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What Should You Do When Driving in Fog?

Driving in fog can be a daunting experience, especially when it’s heavy and visibility is severely impaired. If you do find yourself driving in fog, there are precautions you should take to ensure your safety.

Is it dangerous to drive when it’s foggy?

Fog, especially heavy fog, can seriously limit visibility, so driving in these conditions does come with additional risks. However, if you drive sensibly and adapt to the conditions, it shouldn’t be anything to worry about.

How to drive safely during fog

It’s important to make sure your car is in a suitable condition for driving in fog before you leave:

Sidelights, headlights, and brake lights

Are all your lights working correctly? During fog, you may be able to see that your brake lights are working without needing to reverse up to a wall or garage (which is a good way to check if you’re alone and can’t ask someone).

Make sure your headlights are dipped, if not using them will make visibility worse.

Tyres

Do your tyres have a tread depth above the legal minimum of 1.6mm? The deeper the tread depth, the better your tyres will grip the road, which helps with shorter braking distances.

Fog lights

These are extra lights on the front and/or back of vehicles that help with visibility when it’s foggy.

Front fog lights are usually white, so they can be seen by vehicles in front, and rear fog lights are red, and are similar in appearance to brake lights. Fog lights are designed to cut through fog to let other drivers know you’re there while reducing glare.

It’s vital that you check your fog lights and headlights are working. According to The Highway Code, you must use headlights when visibility is less than 100m. The rules also state that you must turn off your fog lights when the visibility improves to prevent dazzling other drivers.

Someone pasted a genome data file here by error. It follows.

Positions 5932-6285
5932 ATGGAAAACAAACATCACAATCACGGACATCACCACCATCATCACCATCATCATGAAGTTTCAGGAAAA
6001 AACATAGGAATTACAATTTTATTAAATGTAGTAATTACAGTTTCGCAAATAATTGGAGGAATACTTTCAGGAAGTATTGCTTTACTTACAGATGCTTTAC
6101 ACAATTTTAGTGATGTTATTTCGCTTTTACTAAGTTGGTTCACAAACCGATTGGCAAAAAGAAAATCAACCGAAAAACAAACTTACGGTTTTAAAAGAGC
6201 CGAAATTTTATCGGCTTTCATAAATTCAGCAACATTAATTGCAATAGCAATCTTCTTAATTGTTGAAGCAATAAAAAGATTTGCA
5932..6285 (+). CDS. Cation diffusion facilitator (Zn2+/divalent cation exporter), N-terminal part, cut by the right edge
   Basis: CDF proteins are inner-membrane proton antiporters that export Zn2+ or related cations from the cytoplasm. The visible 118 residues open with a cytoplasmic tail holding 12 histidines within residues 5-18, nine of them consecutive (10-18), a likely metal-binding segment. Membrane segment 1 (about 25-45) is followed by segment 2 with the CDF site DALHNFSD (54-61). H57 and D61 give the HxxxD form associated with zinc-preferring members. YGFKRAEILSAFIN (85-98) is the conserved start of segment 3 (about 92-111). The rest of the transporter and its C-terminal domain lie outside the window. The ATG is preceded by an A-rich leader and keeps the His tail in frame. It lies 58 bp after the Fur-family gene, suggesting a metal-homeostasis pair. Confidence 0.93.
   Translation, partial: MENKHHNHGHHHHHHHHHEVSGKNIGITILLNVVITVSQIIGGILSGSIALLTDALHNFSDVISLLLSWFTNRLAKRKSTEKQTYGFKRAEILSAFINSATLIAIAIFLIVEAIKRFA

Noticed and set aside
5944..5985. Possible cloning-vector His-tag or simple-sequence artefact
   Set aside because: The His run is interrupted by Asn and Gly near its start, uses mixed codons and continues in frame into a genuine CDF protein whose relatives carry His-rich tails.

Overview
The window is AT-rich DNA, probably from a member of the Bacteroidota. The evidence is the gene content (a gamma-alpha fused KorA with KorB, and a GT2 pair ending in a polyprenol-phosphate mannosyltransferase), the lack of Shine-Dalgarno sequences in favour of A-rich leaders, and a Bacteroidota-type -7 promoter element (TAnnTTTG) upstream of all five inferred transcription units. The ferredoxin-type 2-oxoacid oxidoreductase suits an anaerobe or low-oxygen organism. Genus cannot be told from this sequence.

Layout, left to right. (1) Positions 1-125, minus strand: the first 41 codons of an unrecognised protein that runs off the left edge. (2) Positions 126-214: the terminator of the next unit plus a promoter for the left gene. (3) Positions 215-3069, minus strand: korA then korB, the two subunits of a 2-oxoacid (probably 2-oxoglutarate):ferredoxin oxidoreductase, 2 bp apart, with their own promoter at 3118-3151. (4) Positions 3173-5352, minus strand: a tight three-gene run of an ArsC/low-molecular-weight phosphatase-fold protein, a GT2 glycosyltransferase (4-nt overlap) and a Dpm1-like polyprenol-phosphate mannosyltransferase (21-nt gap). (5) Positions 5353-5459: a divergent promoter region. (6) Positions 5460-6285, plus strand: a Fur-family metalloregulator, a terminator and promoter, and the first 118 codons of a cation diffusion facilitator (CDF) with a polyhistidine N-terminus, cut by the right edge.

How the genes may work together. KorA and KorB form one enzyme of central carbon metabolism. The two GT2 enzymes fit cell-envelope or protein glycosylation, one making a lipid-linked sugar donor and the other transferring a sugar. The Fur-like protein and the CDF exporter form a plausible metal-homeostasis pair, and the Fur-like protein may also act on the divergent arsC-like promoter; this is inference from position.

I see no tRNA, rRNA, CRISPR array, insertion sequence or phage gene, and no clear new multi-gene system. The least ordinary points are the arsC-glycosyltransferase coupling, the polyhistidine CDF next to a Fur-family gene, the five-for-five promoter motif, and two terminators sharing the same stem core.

What you should do when it’s foggy

When driving in fog take extra precautions on the road, such as:

Slow down

Reduced visibility is the biggest effect of fog, and by slowing down you give yourself and your vehicle more time to react. Remember, it’s not just you who will have reduced visibility, so will every other driver.

Use your headlights and fog lights

As mentioned above, make sure your headlights are dipped and on, especially if visibility is below 100m.

Keep your distance

Make sure you increase the distance between yourself and the vehicle in front. Be wary of other drivers who may not be using their lights, as they will be more difficult to see until it’s potentially too late.

Keep using your mirrors

You may be keeping a safe distance between yourself and the car in front, but is the car behind doing the same? Don’t speed up to create more space between the two of you, and try to avoid sudden braking. Remember to use your mirrors before braking or maneuvering.

De-mist your windows

Driving in fog is tricky enough without your windows misting up too. Make sure you use your ventilation system and consider opening your windows, especially at junctions, to improve visibility.

Driving in fog can be perfectly safe

Remember to practice sensible driving and be conscious of the hazards, and you’ll find that driving in fog absolutely fine.

If your tyres are close to the minimum tread depth, why not replace them today to ensure your vehicle’s braking distances are the shortest possible. All you need to do is pop your reg into our handy tool and you can buy tyres in just a few minutes.

Customer services: 01908 222208 [email protected] Calls are recorded for training purposes

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FUEL EFFICIENCY fuel cert

Ratings from A-G
A = Best Fuel Economy

WET GRIP wet grip

Ratings from A-G
A = Best wet weather
performance

NOISE LEVEL noise level

The lower the decibel,
the quieter the tyre